Waterfowl frequent the local habitat. Several locally-managed conservation areas are adjacent to the Illinois River near DePue. Between the lake and the river is an area managed by IDNR to attract ducks during hunting seasons. Some parts of these wetlands are suspected to have been the place where sediments removed from Lake DePue were deposited after dredging by the State (Illinois EPA, 1997a). In 1993, IDPH staff observed hunters carrying game.
One resident living near the site reportedly died of exposure to hydrogen sulfide following an accident at the facility in 1980. The accident occurred when a sulfuric acid spill resulted in an apparent hydrogen sulfide gas release during fertilizer manufacturing. Residents were evacuated from the area. The village's sewer system was later modified to prevent a similar occurrence.
During some public meetings, a few residents asked about cancer prevalence rates. Statewide reporting is required for several cancer types and data are collected by the IDPH Division of Epidemiological Studies. In February 1994, the incidence of cancer in DePue was analyzed for cancer cases reported to IDPH from 1987 to 1991. Forty cases of cancer were observed within the DePue zip code area (61322) with 45 cases expected. This difference was not statistically significant (IDPH, 1994).
In September 1993, IDPH organized blood and urine screening for lead and cadmium. IDPH invited the community to participate through notices in utility company mailings, meetings, and with the assistance of community leaders and other private and public organizations. Blood and urine samples from 110 volunteers were analyzed for cadmium and lead (Tables 12 through 14). One child had an elevated blood lead level. One senior citizen had an elevated urine cadmium level and one adult had an elevated blood cadmium result. Further investigation revealed potential workplace or household lead and cadmium exposure sources for the three individuals.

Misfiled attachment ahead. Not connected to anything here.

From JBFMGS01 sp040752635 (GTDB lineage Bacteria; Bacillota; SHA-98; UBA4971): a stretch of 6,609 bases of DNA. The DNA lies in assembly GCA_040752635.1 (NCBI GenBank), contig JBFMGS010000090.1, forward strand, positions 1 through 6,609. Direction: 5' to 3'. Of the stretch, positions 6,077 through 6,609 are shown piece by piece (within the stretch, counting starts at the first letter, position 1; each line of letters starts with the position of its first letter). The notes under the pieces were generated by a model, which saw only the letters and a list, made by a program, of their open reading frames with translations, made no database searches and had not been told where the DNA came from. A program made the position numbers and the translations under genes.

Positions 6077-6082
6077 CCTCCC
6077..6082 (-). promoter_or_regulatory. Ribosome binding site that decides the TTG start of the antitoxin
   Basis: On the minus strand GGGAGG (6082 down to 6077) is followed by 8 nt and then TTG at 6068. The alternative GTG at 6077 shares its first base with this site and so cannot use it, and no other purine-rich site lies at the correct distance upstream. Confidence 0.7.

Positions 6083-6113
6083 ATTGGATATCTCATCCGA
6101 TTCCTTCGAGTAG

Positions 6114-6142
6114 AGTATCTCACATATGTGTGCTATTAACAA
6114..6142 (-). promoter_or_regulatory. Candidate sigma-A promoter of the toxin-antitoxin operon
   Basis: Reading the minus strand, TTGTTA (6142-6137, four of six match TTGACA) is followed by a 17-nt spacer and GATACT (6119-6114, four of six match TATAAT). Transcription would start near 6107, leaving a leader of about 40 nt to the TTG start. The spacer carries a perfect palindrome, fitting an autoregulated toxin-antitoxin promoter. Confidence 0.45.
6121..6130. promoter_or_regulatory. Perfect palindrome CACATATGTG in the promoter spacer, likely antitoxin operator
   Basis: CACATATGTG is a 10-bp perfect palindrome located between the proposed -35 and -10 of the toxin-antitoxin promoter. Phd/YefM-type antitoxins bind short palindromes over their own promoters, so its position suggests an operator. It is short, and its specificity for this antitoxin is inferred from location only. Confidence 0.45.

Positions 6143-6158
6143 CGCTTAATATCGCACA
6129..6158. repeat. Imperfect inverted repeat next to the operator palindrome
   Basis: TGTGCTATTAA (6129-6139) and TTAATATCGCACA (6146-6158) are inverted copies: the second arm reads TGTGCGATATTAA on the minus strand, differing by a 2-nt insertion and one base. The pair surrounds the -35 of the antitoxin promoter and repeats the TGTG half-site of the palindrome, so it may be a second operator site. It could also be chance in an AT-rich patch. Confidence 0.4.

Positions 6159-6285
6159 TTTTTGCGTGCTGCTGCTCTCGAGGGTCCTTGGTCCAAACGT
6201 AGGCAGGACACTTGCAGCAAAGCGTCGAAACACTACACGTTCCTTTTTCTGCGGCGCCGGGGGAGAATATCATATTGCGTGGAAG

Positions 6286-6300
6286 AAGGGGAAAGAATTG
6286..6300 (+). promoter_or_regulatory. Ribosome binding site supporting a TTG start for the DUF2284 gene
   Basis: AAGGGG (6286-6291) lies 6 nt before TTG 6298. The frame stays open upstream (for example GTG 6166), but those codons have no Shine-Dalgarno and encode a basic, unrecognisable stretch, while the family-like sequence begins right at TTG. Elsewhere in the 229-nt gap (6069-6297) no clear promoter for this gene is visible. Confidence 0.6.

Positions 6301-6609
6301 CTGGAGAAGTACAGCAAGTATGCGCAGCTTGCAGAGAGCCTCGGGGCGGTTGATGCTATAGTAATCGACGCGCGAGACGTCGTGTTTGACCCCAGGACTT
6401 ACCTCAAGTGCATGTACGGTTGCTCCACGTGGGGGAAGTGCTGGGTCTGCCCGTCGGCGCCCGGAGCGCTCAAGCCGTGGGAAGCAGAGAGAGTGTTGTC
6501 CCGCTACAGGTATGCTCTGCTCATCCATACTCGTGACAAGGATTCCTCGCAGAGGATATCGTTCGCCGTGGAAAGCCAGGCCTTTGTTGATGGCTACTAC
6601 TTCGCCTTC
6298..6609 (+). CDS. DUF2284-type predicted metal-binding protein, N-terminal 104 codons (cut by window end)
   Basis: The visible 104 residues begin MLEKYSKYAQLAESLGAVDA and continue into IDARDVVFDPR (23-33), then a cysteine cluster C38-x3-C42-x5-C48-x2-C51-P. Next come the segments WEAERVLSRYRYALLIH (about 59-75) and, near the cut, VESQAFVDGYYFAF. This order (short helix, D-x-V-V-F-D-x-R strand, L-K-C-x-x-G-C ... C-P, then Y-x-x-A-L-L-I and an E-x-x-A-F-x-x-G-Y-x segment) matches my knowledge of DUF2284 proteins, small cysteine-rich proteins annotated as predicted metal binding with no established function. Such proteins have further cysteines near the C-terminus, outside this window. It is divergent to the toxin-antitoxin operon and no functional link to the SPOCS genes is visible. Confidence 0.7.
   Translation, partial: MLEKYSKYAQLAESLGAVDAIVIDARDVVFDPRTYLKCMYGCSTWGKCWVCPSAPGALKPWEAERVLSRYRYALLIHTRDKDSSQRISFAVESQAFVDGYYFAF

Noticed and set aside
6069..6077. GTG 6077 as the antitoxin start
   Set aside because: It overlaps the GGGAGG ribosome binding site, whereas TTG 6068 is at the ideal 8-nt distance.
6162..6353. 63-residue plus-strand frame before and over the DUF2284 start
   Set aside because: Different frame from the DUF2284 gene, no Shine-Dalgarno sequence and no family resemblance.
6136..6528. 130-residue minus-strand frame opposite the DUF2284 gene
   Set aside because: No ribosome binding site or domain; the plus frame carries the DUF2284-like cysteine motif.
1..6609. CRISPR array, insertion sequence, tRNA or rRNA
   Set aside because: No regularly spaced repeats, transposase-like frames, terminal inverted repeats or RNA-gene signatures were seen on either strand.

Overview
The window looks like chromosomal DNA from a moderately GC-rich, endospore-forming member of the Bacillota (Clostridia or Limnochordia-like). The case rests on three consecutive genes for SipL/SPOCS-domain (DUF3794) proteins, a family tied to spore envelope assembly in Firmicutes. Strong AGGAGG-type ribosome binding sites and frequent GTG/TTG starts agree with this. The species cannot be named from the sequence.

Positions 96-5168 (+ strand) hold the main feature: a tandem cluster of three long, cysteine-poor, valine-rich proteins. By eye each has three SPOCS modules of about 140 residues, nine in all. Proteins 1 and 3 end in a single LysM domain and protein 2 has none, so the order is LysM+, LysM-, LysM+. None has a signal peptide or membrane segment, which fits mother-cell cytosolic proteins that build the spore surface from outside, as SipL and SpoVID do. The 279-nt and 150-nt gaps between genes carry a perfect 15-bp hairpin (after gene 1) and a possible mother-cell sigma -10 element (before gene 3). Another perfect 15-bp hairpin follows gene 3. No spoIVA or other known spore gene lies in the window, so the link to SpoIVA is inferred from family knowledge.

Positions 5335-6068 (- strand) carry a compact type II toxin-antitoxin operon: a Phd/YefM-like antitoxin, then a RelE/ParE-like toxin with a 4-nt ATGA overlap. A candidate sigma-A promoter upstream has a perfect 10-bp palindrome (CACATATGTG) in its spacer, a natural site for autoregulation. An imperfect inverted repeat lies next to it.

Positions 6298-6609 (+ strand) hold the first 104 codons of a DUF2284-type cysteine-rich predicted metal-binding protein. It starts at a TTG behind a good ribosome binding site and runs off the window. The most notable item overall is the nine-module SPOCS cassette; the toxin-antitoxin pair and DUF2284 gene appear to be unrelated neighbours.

Some community members reported to Illinois EPA and IDPH information regarding nine people who have resided in DePue and have been diagnosed with MS. IDPH consulted with ATSDR regarding these concerns (IDPH, 1996). Medical records of these cases were collected after consent was received. A neurologist specializing in MS reviewed and confirmed the records. The statistical evaluation of these data was presented in a report provided to IDPH (Attachment 1). This investigation statistically identified an elevated incidence rate from the period of 1971-1990. It did not attempt to identify any mechanisms underlying the development. The specific factors leading to MS remain unclear to medical researchers everywhere and was not an issue this investigation could answer.